Over the past few years, the peripheral vascular device market has seen substantial growth. Driven by forward-pressing research, increased awareness about treatment options, and an aging population in the United States, the total number of procedures performed and, therefore, the total number of devices used, has seen a strong and steady increase. One main disease that leads one towards seeking treatment is a peripheral arterial disease (PAD).
PAD restricts blood flow to different locations and different extents, typically affecting the lower limbs along with the renal and carotid arteries. Although PAD is not considered a life-threatening condition, the disease can increase the risk of stroke or heart attack.
Treatment of PAD with Drug – Coated Balloons
Drug-coated balloons (DCB) have emerged as a promising technology for treating PAD. DCB’s are similar to traditional balloon dilation catheters but feature a drug coating designed to combat restenosis. As of January 2020, DCBs are approved in the United States for use in treating lesions of the superficial femoral artery (SFA) and in AV access procedures.
The drug-coated balloon (DCB) market experienced the largest shock due to the FDA’s questioning of late mortality in paclitaxel use. In January 2019, the FDA released a statement questioning the late mortality of paclitaxel-coated devices for use in peripheral treatments. This raised concerns about the use of drug-coated balloons (DCBs) and drug-eluting stents (DESs), enticing a temporary suspension on their use in some hospitals and clinics across the country, promoting a massive shift towards more traditional treatment techniques. This shift resulted in almost a 40% drop in market value.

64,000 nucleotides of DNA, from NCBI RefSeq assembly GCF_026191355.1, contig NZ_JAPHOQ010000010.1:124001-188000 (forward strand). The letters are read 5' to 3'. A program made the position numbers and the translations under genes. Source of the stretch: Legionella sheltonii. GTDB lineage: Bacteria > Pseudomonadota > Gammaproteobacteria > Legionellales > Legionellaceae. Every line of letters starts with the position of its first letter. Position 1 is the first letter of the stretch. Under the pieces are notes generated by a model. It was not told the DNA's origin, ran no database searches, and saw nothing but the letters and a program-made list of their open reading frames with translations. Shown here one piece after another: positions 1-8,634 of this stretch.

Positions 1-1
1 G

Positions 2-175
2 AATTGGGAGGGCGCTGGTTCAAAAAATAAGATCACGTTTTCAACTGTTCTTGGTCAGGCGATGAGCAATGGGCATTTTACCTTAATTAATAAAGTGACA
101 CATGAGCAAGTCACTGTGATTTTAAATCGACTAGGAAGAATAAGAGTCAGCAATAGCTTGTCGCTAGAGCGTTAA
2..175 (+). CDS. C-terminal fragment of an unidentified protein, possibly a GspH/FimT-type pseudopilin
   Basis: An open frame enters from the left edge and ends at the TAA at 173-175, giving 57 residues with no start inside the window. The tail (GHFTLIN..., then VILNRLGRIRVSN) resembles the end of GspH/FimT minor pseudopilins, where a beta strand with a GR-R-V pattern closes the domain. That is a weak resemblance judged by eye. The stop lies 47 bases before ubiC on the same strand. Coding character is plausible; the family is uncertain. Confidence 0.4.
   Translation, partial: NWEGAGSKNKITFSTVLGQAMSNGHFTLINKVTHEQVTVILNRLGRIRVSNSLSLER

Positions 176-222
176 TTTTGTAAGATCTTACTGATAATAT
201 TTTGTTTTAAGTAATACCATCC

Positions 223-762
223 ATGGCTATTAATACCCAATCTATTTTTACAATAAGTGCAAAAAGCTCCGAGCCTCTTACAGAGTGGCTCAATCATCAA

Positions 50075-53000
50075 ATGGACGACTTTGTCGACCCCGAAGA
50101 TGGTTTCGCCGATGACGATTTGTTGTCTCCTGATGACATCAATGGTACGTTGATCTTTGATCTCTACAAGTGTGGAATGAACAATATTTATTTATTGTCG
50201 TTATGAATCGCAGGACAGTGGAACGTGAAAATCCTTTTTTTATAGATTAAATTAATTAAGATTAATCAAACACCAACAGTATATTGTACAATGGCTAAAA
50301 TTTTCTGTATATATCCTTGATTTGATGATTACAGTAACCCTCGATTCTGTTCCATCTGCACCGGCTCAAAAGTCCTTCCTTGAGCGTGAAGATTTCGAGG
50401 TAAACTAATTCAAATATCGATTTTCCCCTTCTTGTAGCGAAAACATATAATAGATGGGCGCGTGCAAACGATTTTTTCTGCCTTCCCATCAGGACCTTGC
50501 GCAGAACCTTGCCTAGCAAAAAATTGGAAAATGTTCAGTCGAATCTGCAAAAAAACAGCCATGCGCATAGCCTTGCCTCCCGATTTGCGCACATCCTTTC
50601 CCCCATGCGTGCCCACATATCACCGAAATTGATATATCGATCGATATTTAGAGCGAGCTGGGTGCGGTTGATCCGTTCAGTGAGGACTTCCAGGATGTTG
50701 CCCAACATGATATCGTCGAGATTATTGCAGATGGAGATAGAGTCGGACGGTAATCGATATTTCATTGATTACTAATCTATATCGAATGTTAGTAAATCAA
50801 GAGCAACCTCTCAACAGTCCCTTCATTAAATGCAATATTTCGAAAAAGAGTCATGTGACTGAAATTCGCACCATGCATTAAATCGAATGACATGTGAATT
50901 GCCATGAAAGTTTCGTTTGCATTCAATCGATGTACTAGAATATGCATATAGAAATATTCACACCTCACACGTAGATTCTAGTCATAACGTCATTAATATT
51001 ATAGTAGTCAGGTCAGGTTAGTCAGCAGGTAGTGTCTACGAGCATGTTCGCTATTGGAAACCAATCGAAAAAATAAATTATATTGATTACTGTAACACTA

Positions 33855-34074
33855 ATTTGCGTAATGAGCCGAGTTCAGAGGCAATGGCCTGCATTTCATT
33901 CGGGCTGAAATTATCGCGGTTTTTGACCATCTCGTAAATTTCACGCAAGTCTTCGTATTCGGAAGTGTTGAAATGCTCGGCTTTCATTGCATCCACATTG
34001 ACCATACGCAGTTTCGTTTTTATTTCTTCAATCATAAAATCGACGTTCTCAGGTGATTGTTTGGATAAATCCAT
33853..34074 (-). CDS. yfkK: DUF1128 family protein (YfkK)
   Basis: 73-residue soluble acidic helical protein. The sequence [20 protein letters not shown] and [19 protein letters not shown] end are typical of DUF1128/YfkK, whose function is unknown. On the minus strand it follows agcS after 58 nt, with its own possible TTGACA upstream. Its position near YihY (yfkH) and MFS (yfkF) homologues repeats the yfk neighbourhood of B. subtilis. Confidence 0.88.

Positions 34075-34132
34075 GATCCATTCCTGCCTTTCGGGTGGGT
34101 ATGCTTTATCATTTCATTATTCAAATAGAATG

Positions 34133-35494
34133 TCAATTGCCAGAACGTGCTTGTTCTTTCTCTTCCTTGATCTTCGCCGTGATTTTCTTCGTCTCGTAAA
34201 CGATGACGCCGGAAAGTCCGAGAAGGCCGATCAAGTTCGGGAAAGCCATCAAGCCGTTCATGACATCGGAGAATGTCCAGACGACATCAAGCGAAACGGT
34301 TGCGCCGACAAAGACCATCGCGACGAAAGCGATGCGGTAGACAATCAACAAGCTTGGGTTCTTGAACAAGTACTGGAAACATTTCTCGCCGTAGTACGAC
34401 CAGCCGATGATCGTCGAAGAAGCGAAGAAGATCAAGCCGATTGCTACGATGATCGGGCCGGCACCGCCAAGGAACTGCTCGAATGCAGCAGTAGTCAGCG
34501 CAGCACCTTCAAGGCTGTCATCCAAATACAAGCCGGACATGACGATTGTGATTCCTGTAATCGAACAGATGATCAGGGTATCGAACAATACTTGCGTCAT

However, in August 2019, the FDA released a final statement that they would continue to allow the use of paclitaxel devices in PAD treatment, but requested additional research by manufacturers on late mortality. Therefore, the device is expected to regain popularity and confidence about its use as additional clinical evidence is released. The DCB market is expected to increase its share of the total peripheral vascular device market considerably in the coming years.
Drug – Coated Balloon Market Analysis and Forecast
Many companies are in the process of bringing a DCB to market, such as Boston Scientific. Boston Scientific’s Ranger™ Drug-Coated Balloon received CE Marking in July 2014. As of January 2020, Ranger™ is not available for sale in the United l device exemption (IDE) trial is underway after enrollment was paused in January 2019.
QT Vascular began enrolling patients in its U.S. pivotal study of its Chocolate Touch® Drug-Coated Balloon in July 2017. Atherectomy was recently included in the study of this device following approval from the FDA in February 2019.
Overall, the U.S. Drug-Coated Balloon Market was valued at $227 million in 2020. This is expected to increase at a rate of almost 8% to reach $340 million by 2026.